A plausible source for the relatively broader tuning of conventional fMRI could be a better spatial resolution of the iEEG measurements. Thus a likely interpretation of the reduced fMRI selectivity is that in conventional fMRI the measured voxel receives additional contributions from neighboring clusters selective to different object categories. This interpretation is compatible with models in which object categories are represented by a complex mosaic of functionally tuned patches (Malach et al., 1995; Puce et al., 1999). In addition, it is in line with our previous study (Avidan et al., 2001), which proposed a “mosaic” organization of object-selective clusters based on the fact that non-optimal categories nevertheless produced adaptation effects in high-order object areas. However, it should be emphasized that the present results are also compatible with other models, for example, an organization in which a highly selective cluster is surrounded by clusters showing much broader object selectivity levels. Furthermore, the source of the broader fMRI tuning may be an as yet unknown consequence of the different temporal characteristics of the fMRI and iEEG signals.
What could be the principle along which these clusters are organized? Extensive work regarding the functional properties of these areas derived from fMRI research (Grill-Spector and Malach, 2004), as well as previous iEEG studies (Puce et al., 1999), suggests that high-level visual representations likely include holistic aspects of the objects rather than low-level features (Hasson et al., 2001; Kourtzi and Kanwisher, 2001; Lerner et al., 2002). Thus it is unlikely that the selectivity found in the iEEG responses is attributable to shared low-level visual features. A more likely possibility is that the common aspect of the neurons in such a cluster is a high-level object category, either a “prototype” similarity (Edelman et al., 1998) or some abstract high-level aspect (Gauthier et al., 2000; Kanwisher, 2006). Furthermore, similar to Tsao et al. (2006), we also found examples in which the non-face images that activated the face-selective patches shared common holistic shape attributes with faces (Fig. 5), indicating that the clustering principle likely follows visual shape rather than more abstract semantic categorizations.
Single-trial iEEG responses
The signal-to-noise level of our recordings allowed us to extend previous research via the analysis of single-trial iEEG responses to visual stimulation in the human cortex. Thus it was possible to examine the detailed profile of the neuronal response to individual pictures. Our results show that the neuronal selectivity was not confined to a small number of face images: 58 of the 70 face images presented to the patients (83%) elicited a significant response. Given that the iEEG electrode likely samples from many thousands of neurons, this broad response may not be surprising and in fact could be derived indirectly from our fMRI data (Levy et al., 2004). However, in contrast to this broad response profile within a single category, our results also show a sharp tuning across object categories. Here we found that, in sixobject-selective electrodes, 90% of the images that elicited the highest peaks of activity were of the optimal category, whereas <10% were of the non-optimal categories (Fig. 5) (also see supplemental Fig. 3, available at www.jneurosci.org as supplemental material). Given the large neuronal population sampled by the iEEG electrode, such tight selectivity is indeed remarkable and provides an indication that object selectivity is a powerful organizing principle of high-order visual areas.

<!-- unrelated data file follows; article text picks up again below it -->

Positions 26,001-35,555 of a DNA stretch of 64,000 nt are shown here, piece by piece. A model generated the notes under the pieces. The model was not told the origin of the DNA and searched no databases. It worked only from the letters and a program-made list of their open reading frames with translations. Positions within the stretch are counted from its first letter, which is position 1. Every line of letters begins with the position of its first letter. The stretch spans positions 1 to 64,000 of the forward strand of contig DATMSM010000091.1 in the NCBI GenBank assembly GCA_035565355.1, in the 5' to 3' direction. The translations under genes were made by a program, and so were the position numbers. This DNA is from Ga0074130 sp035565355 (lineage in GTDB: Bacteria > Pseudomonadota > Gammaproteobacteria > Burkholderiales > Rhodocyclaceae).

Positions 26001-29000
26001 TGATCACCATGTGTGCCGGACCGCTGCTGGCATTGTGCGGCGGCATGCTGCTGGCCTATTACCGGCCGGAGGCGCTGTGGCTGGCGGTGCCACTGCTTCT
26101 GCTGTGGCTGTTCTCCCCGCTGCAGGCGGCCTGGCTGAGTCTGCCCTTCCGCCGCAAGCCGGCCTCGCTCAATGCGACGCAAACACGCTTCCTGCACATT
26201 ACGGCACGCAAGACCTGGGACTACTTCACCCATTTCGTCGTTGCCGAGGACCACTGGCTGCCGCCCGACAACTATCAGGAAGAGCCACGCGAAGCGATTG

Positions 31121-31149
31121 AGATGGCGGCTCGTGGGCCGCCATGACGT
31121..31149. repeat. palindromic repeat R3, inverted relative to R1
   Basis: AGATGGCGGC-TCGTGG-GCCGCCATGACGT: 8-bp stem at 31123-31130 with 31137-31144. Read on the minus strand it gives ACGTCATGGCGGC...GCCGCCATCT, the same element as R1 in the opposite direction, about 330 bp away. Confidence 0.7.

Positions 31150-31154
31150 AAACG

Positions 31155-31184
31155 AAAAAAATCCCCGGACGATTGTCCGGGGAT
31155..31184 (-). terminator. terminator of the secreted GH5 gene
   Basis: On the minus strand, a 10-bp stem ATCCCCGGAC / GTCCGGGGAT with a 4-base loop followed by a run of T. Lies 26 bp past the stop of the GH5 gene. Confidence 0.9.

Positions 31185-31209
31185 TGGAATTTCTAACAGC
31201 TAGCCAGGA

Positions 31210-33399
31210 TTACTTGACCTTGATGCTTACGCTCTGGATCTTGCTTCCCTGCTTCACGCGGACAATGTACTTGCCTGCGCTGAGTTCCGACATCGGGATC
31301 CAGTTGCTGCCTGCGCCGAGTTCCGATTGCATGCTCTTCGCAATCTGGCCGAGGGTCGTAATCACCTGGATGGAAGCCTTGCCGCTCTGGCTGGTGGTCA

Because we have examined only three object categories, our results certainly cannot provide a detailed picture of the selectivity profile of the entire neuronal population. However, they do demonstrate conclusively the striking tendency of neurons in high-order object areas to cluster according to some aspect of a category-related dimension.
Whereas electrophysiological studies of object selectivity have focused primarily on face-selective responses (Farah et al., 1998; Rolls, 2000; Sigala et al., 2002), fMRI studies in humans also have drawn attention to house-selective responses (Epstein and Kanwisher, 1998) as well as other categories (Hasson et al., 2003). To the best of our knowledge our results provide the first electrophysiological evidence for the existence of neuronal clusters selective for house and tool images in the human visual system (Fig. 6, bottom panels). These findings extend single-unit studies that found additional category-specific visual responses in the human medial temporal lobe (Fried et al., 1997; Kreiman et al., 2000; Kraskov et al., 2007) as well as iEEG results showing selectivity to letter and digit forms (Puce et al., 1999; Gaillard et al., 2006).
This work was funded by the Israel Science Foundation Center of Excellence Program and the Dominique and Benozyo Center (to R.M.), Minkowski Minerva Center for Geometry (to Y.Y.), and United States–Israel Binational Science Foundation (to R.M. and I.F.). We thank the patients for their cooperation in participating in this study. We also thank David Yossef, Sari Nagar, Rivi Cohen, and the technicians of the EEG lab at Sourasky Medical Center, Tel Aviv, Israel, for technical assistance; Michal Harel for support with fMRI data analysis; and Amos Arieli, Sharon Gilaie-Dotan, Hagar Gelbard-Sagiv, and Yulia Golland for helpful discussions and feedback.
- Correspondence should be addressed to Prof. Rafael Malach, Department of Neurobiology, Weizmann Institute of Science, Rehovot 76100, Israel.